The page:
The IRS does not charge a federal inheritance tax but does charge estate taxes to the decedent's estate. Any income earned by the estate during its settlement is reported on a Form 1041 Schedule K-1---Beneficiary's Share of Income, Deductions, Credits, etc. and is taxable. Currently, eight states require beneficiaries to pay a state inheritance tax.

Inheritance Tax States

The following states that impose an inheritance tax: Indiana, Iowa, Kentucky, Maryland, Nebraska, New Jersey, Pennsylvania and Tennessee. The percentage that you pay toward inheritance taxes varies by state. For example, in Iowa if you are a lineal descendant, such as a child or grandchild, no inheritance tax is due. However, you are the sibling of the decedent, the inheritance tax rate is between 5 percent and 10 percent, depending on the net value of the estate.

IRS Estate Taxes

Estate taxes are often confused with inheritance taxes. Estate taxes are charged to the decedent's estate and not to the beneficiaries of the estate. The reason why the IRS does not charge the beneficiaries of an estate is that the estate already paid taxes on the value of the estate before distribution. However, if the estate earned money such as dividends, rent payments or interest, during the settlement phase, the estate reports these amounts on Form 1041 Schedule K-1. In this case, the beneficiaries may be subject to capital gains taxes.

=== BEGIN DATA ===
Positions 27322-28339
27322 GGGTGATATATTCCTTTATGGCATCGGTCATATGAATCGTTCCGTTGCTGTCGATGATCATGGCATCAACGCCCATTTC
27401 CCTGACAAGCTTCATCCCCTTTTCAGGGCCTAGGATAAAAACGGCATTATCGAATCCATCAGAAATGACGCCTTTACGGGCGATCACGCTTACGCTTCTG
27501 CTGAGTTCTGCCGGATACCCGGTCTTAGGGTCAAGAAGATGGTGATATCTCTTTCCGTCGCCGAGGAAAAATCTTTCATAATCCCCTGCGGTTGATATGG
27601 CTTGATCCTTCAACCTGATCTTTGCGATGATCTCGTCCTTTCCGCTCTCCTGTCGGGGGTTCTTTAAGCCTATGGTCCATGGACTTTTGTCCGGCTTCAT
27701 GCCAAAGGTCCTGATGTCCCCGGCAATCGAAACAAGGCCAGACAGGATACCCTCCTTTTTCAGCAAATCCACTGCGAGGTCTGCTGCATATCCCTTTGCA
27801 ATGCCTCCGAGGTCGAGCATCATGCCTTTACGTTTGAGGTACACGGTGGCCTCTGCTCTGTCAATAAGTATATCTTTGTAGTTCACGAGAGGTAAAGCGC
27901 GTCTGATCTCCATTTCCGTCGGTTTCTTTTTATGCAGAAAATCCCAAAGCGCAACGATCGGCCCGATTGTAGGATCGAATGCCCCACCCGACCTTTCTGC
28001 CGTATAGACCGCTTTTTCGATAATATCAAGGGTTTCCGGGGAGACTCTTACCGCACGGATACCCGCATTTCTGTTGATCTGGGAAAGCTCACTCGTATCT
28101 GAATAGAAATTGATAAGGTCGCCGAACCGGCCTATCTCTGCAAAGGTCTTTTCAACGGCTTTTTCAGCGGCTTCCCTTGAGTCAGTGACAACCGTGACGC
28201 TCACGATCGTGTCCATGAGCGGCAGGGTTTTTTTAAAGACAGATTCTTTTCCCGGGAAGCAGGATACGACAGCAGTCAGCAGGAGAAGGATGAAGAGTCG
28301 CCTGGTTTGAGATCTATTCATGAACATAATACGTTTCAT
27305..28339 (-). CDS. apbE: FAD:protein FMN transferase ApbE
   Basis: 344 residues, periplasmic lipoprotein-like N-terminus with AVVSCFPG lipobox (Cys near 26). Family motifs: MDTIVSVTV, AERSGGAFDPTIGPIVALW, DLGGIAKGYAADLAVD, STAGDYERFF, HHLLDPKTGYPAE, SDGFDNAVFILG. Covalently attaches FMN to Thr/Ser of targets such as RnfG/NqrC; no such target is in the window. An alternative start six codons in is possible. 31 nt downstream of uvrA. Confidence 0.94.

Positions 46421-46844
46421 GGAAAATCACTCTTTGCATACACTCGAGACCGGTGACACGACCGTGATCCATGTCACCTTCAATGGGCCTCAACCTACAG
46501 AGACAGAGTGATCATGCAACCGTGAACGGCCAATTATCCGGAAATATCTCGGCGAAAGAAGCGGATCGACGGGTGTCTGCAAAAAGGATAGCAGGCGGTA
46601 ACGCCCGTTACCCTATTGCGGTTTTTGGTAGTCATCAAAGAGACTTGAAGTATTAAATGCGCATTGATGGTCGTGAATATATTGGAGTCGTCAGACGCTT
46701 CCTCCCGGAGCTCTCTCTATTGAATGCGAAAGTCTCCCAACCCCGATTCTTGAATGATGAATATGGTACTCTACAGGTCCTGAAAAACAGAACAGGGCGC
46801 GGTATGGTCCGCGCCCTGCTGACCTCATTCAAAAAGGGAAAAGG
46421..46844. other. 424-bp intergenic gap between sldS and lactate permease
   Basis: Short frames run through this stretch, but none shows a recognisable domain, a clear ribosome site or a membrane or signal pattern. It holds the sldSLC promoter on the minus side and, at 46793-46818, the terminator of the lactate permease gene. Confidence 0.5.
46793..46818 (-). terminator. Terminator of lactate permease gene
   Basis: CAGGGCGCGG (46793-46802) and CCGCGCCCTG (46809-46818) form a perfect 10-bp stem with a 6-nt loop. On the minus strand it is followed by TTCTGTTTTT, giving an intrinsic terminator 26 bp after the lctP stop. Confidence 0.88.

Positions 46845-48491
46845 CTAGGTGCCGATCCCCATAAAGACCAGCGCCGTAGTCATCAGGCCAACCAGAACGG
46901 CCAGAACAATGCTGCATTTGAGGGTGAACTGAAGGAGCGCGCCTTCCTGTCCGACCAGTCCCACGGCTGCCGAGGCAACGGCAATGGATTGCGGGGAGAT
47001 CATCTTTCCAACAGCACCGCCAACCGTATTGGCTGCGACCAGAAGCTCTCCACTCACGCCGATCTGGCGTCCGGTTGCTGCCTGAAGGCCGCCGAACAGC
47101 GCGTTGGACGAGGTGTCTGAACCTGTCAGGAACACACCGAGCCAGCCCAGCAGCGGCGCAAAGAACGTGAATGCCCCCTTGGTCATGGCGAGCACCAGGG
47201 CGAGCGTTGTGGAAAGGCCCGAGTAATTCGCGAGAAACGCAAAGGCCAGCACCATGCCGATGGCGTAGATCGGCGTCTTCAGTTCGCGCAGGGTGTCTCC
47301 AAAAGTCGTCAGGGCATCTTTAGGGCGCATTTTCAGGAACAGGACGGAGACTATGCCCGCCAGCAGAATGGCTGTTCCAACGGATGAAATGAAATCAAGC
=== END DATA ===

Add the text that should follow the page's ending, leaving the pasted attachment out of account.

Regular Capital Gains Taxes

The maximum current capital gains tax rate is currently 15 percent but is subject to change according to federal tax law. This means that any gains the estate earns during settlement are taxable up to 15 percent. For example, you are a beneficiary to an estate that owns stocks. During the settlement phase, those stocks earned a total return of $10,000. At the maximum capital gains tax rate of 15 percent, you would owe $1,500 in capital gains taxes.

Capital Gains on Collectibles and Property

The capital gains tax is currently 28 percent for collectibles and 25 percent for real property. For instance, the estate to which you are the sole beneficiary has a collection of rare coins. The trustee of the estate sells the rare coins for a profit of $50,000. This means the estate earned $50,000 of income. Since you are the sole beneficiary to the estate and are not splitting the proceeds from the sale of the coins with anyone else, you are responsible for paying the full 28 percent capital gains tax, which in this example would be $14,000.